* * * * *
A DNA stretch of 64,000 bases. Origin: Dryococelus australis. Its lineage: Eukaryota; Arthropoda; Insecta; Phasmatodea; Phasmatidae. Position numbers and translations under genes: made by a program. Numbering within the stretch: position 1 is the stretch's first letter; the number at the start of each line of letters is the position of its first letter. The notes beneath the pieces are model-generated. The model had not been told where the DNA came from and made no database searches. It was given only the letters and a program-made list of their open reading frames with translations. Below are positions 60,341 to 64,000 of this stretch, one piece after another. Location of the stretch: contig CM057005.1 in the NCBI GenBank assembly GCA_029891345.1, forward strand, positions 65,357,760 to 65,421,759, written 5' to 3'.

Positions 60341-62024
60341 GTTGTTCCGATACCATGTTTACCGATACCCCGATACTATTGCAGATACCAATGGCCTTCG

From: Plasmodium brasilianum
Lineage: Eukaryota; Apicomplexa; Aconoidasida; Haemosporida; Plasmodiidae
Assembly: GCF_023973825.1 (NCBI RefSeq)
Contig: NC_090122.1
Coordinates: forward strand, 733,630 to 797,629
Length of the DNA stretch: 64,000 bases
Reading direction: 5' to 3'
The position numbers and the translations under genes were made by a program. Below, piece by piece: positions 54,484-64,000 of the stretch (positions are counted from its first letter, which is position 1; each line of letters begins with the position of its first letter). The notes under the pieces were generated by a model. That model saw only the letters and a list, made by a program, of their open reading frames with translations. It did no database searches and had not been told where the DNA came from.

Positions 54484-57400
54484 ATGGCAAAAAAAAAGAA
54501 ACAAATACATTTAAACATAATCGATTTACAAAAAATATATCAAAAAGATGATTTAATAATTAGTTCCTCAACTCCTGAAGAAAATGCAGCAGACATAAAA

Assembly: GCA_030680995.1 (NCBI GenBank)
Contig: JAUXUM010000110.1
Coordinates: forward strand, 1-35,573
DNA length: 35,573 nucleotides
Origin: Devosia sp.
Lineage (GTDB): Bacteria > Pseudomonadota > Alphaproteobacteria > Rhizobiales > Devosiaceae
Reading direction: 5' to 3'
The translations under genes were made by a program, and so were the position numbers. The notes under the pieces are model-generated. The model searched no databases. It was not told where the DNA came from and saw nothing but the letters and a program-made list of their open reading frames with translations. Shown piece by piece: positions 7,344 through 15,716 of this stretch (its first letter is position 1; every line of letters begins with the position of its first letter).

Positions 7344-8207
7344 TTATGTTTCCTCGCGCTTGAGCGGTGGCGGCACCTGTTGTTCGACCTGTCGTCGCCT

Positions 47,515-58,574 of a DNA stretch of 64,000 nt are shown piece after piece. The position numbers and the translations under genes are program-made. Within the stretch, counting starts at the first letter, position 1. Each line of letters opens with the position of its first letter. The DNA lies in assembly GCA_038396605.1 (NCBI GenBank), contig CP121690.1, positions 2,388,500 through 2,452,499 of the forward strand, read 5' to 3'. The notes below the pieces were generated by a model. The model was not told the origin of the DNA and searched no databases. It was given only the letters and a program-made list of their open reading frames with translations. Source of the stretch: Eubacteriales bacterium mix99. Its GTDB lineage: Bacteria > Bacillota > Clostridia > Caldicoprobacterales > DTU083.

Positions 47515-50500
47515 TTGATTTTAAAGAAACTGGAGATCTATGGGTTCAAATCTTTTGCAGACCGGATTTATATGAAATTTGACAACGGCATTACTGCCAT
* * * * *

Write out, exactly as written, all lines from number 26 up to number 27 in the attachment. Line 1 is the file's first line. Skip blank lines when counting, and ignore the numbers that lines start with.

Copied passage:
Positions 47515-50500
47515 TTGATTTTAAAGAAACTGGAGATCTATGGGTTCAAATCTTTTGCAGACCGGATTTATATGAAATTTGACAACGGCATTACTGCCAT